“[I]t is no longer amateur hour.”

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In a February 11, 2021, post,   Court Enforces Strict Sanctions For Failing To Be Competent In ESI Obligations | Farrell Fritz, P.C. – JDSupra , the author describes the sanctions decision in In DR Distributors, LLC v. 21 Century Smoking, Inc., a trademark dispute over electronic cigarettes, stating:

As noted by Judge Johnson, “[i]t is no longer amateur hour. It is way too late in the day for lawyers to expect to catch a break on e-discovery compliance because it is technically complex and resource-demanding.”

The defendant used two email accounts for business and personal purposes.  The article reports:

Although Defendants’ attorneys purportedly advised Duke to preserve all potentially relevant emails from both of his accounts, they failed to issue a litigation hold or to instruct Duke to disable automated deletion features on the account that would auto-delete emails or chats. Further, Defendants’ attorneys were under the mistaken assumption that they could obtain all necessary emails from Defendants’ computer servers, when in reality, these “web-based emails and messages” were stored online.

Adding insult to injury, Defendants’ attorneys then allowed Duke to self-collect emails and communications relevant to the litigation. At no time did Defendants’ attorneys monitor or supervise the searches performed by Duke.

The results were predictable:

And so, three years later, after the close of fact discovery and various allegations that Defendants withheld relevant communications, Defendants’ reengaged an ESI vendor, who found over 15,000 responsive documents that were never collected or produced. And, Defendants were unable to recover additionally potentially relevant emails because many had been deleted by the automated deletion feature that was never disabled.

Equally predictable was the judicial determination, as reported in the article:

The Court was deeply troubled that Defendants’ former counsel lacked the basic knowledge, training, and skills to handle properly ESI. Specifically, Judge Johnston detailed the myriad mistakes made by defense counsel including counsel’s: (1) argument that “because this is a trademark case, ESI was unimportant;” (2) failure to provide a litigation hold; and (3) allowing unsupervised self-collection of relevant documents by Duke. Notably, the Court was particularly annoyed with counsel’s attempt to shift blame to the ESI vendor for failing to properly identify and produce relevant emails and communications. According to the Court, it is a lawyer’s responsibility to have “a reasonable understanding of the[ir] client’s information systems” and that such “ understanding of the client’s information systems allows counsel to create a systematic process and plan for responding to discovery requests.”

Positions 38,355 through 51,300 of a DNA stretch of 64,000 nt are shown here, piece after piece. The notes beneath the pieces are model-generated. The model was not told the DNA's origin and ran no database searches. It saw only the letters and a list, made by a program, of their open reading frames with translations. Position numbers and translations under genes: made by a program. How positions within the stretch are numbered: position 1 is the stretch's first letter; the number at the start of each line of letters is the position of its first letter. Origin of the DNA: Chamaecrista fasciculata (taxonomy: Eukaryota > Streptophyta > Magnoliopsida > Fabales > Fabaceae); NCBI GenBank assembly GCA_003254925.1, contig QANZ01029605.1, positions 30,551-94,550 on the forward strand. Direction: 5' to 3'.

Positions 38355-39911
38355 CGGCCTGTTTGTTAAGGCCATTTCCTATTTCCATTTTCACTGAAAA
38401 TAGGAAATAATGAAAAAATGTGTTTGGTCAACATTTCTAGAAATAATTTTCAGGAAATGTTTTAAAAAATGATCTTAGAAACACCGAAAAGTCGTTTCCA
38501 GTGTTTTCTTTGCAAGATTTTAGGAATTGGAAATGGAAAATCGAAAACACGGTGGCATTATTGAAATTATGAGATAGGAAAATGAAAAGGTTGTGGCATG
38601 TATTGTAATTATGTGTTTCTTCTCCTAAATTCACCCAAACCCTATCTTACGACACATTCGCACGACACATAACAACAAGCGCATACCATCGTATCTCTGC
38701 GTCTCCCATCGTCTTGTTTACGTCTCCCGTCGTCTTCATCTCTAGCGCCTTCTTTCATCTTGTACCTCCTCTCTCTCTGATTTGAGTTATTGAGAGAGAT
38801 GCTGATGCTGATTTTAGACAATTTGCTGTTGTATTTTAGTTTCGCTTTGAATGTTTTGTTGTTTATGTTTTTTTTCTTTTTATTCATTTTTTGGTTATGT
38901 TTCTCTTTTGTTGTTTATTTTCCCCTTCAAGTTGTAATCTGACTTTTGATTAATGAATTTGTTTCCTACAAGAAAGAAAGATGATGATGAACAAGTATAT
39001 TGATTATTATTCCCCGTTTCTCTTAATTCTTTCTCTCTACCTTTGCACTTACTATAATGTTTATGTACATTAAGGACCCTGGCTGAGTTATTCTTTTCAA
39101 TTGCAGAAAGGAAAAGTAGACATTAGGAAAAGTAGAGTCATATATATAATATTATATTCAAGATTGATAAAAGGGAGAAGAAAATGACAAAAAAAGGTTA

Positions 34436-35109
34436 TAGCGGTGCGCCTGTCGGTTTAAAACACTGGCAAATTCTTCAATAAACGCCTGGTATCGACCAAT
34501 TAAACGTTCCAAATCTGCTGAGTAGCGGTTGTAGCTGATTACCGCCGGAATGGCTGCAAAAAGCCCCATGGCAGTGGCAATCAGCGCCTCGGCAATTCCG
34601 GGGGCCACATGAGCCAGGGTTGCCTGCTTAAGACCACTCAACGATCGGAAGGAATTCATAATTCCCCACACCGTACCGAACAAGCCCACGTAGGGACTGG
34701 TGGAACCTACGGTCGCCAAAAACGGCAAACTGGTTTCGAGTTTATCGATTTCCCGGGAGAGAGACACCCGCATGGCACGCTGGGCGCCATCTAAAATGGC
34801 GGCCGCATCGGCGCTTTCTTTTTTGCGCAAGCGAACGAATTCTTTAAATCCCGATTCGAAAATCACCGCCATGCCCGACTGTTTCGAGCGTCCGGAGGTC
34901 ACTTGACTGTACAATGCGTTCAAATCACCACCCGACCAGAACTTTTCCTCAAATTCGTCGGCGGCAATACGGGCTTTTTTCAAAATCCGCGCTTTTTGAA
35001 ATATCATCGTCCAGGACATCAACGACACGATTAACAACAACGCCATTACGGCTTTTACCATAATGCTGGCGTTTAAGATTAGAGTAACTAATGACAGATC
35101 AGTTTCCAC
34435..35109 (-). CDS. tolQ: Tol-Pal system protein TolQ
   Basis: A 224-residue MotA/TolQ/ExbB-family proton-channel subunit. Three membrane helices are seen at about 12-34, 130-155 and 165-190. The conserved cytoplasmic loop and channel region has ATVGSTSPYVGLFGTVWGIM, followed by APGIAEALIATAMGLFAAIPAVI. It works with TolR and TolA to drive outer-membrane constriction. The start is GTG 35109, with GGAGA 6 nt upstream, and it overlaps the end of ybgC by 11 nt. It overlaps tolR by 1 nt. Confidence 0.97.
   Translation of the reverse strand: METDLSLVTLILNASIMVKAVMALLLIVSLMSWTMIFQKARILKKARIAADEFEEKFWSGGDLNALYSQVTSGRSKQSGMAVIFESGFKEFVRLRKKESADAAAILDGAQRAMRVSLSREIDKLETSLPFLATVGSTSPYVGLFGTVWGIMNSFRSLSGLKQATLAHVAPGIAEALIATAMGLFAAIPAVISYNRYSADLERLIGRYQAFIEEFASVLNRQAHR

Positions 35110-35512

Sanctions were imposed under Fed.R.Civ.P. 37 and Rule 26(g).

Self-collection unsupervised by counsel has long been seen as imprudent.  See “Unsupervised Self-Collection Predictably Led to Problems” and “Self-Identification and Self-Preservation: A Fool for a Client?

For a comprehensive discussion of how to impose and implement a litigation hold, see M. Berman, et al., eds., “Electronically Stored Information in Maryland Courts” (Md. State Bar Ass’n. 2020), and M. Berman, et al., eds., “Managing E-Discovery and ESI: From Pre-Litigation Through Trial” (ABA 2011).  For example, the 2011 book suggests, among other things, issuing a litigation hold notice to all who have possession, custody, or control over information that may be significant, following up with each custodian, “suspending automatic deletion programs,” issuing periodic reminders, and, where necessary, undertaking collection.  Id. at 233-34.

The takeaway is clear.  In a similar context:

At the hearing, Sklar’s counsel stated, “I don’t even know what ‘native format’ means.” The court responded: “You’ll have to find out. I know. Apparently [Toshiba’s counsel] knows. You’re going to have to get educated in the world of electronic discovery. E.S.I. (electronically stored information) is here to stay, and these are terms you’re just going to have to learn.”

Ellis v. Toshiba Am. Info. Sys., Inc., 218 Cal. App. 4th 853, 160 Cal. Rptr. 3d 557, 563 (2013) (emphasis added).
The “I didn’t know” argument is a leaky boat.  Fifteen years ago, Bernard J. Ebbers, former CEO of Worldcom, said at his trial: “I don’t know about technology and I don’t know about finance and accounting.” K. Belson, “Ebbers Mounts an ‘I Never Knew’ Defense,” New York Times (March 1, 2005).  Ebbers was convicted.
See also K. Twigger, eDiscovery Assistant, “#CaseoftheWeek Episode 12: “Lawyers Obligations in Dealing with ESI and Electronic Discovery”  (“‘Alone, each failure was problematic. Collectively, they were cataclysmic.'”).